Wednesday, March 6, 2024, 4:30 PM
Swaying Skyscrapers: Unveiling the Dance Between Wind and Tall Buildings Through the Ages

Speaker: Ahsan Kareem, Robert M. Moran Professor, NatHaz Modeling Laboratory, University of Notre Dame, Notre Dame, IN

Ahsan Kareem
Ahsan Kareem

1 PDH will be awarded to eligible attendees for each lecture (Minimum Zoom time of 55 minutes is required)  


Abstract: The seminar will focus on addressing the three elements of tall buildings' life cycle from design, and construction to performance evaluation. It summarizes the history of wind effects on tall buildings from the design of the World Trade Center Towers to the present-day skyscrapers and beyond. From earlier studies at the National Physical Laboratory in the UK involving the World Trade Center Towers, it was realized that it was essential to model the inflow that was reflective of the atmospheric boundary layer rather than a uniform flow in an aeronautical tunnel. At that juncture, the dynamic response was evaluated using base-pivoted aeroelastic models while a search for a more expeditious means of assessing wind loads was in progress, which led to the development of various force balances. In this context, a general overview of the basic techniques for the quantification of wind loads and their dynamic effects using analytical, experimental, computational fluid dynamics (CFD) and model-based and data-driven simulation schemes, database-enabled platforms, code and standards-based procedures and lessons from full-scale monitoring will be presented in a historical perspective. The issue of human sensitivity to motion will be described from its early day experiments by Fazlur Rahman Khan to current motion simulators. This will be followed by a synopsis of the emerging frontiers in CFD from isolated buildings to cityscapes, mesoscale to micro-scale, shape and topological optimization, the vulnerability of glass cladding in extreme winds, the role of organic damping and damping devices for the mitigation of building motion.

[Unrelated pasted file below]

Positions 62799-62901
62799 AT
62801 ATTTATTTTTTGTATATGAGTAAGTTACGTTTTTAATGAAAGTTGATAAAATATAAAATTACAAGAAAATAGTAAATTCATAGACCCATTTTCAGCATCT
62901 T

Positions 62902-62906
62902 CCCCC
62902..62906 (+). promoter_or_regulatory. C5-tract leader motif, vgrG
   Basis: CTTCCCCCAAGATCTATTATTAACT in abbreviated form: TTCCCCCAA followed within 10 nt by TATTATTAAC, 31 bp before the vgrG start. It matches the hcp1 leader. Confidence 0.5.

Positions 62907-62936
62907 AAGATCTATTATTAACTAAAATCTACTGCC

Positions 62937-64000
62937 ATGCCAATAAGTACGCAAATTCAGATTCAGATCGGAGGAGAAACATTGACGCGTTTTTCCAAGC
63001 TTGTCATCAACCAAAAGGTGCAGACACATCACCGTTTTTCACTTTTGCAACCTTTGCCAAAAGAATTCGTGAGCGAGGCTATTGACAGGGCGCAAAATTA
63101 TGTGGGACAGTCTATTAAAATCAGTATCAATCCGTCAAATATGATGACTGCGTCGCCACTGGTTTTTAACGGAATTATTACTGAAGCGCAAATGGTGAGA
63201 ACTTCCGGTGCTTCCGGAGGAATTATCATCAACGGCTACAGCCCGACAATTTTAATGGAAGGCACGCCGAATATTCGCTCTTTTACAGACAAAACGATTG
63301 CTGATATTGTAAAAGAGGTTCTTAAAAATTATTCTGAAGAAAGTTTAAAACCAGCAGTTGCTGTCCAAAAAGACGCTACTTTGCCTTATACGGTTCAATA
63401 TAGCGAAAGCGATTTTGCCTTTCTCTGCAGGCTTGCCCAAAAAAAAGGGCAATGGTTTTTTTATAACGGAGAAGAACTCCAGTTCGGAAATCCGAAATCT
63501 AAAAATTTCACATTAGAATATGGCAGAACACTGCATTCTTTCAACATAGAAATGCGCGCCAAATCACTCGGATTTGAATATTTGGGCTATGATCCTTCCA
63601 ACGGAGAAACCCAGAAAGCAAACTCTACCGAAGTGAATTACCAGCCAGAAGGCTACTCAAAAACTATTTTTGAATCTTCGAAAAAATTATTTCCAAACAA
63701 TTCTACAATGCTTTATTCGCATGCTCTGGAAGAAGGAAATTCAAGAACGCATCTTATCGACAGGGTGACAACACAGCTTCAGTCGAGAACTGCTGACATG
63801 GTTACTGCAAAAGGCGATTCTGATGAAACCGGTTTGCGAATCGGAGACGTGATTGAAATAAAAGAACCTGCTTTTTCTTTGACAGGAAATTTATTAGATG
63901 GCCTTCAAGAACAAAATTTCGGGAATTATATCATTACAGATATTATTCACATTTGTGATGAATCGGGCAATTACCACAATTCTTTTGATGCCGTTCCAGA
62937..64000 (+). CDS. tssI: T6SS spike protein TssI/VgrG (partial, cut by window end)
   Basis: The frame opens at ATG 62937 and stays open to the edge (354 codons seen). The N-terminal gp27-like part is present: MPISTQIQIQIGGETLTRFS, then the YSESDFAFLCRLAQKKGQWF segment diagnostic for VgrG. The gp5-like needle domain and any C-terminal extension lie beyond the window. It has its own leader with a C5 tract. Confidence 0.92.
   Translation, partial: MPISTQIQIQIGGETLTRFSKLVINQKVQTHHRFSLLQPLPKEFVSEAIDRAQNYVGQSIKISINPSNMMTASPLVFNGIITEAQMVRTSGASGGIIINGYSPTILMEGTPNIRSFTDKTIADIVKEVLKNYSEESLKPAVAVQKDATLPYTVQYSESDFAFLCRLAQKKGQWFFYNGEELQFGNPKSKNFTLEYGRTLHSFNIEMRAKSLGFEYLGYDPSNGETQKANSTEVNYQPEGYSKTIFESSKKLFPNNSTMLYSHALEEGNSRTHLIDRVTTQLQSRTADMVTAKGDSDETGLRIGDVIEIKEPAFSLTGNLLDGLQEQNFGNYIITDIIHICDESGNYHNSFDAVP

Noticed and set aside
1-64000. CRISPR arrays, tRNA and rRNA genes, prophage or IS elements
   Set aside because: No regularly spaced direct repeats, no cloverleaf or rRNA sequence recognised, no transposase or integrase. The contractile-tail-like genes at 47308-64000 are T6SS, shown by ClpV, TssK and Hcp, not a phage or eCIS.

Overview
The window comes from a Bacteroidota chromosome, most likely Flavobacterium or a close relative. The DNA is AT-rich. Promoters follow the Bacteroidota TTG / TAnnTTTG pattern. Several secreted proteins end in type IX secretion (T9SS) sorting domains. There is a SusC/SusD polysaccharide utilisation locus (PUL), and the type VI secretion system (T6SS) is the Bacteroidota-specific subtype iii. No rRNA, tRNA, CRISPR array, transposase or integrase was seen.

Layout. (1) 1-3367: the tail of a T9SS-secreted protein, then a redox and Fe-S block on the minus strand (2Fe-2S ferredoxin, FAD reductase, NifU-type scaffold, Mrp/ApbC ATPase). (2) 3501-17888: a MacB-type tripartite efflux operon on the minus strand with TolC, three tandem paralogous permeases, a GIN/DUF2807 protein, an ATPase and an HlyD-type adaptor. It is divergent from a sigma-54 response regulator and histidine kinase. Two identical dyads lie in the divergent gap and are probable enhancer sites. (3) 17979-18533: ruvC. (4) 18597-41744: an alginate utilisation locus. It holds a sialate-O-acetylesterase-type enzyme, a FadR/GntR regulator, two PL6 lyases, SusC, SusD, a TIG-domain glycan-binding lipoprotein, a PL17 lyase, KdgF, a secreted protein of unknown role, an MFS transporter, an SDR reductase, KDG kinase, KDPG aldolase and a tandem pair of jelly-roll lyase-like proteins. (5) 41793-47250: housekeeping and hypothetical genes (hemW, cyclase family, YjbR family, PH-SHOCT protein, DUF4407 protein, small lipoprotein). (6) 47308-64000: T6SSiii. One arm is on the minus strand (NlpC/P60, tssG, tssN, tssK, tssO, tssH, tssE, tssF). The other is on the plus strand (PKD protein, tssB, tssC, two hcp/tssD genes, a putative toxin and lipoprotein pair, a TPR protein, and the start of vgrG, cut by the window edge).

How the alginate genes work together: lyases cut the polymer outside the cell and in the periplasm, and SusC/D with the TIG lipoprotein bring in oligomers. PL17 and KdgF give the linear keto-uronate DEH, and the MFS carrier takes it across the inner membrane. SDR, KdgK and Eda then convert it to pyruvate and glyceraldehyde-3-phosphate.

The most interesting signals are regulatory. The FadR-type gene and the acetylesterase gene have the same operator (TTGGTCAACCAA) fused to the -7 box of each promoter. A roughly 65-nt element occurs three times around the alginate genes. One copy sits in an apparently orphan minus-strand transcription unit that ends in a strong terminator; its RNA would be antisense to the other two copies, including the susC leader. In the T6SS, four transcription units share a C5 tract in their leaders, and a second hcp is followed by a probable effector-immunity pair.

Friday, February 2, 2024, 4:30 pm, ET
Challenges in Future Development of Structural Reliability Methods

Speaker: Armen Der Kiureghian, Taisei Professor of Civil Engineering Emeritus, University of California, Berkeley, President Emeritus, American University of Armenia (affiliate of University of California)

Dr. Armen D. Kiureghian

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Abstract: A variety of methods for assessment of structural reliability and for reliability-based optimal design have been developed in the past fifty years. Among methods in current use are first- and second-order reliability methods (FORM and SORM), various efficient simulation methods, and surrogate-modeling methods. After a short review of these methods, this lecture will focus on the existing challenges in applying these methods to complex real-world problems characterized by nonlinearity, stochastic dynamics, multi-phase interactions, and having high computational demand. The lecture will hopefully provide motivation to young researchers to pursue research and development in addressing some of these challenges.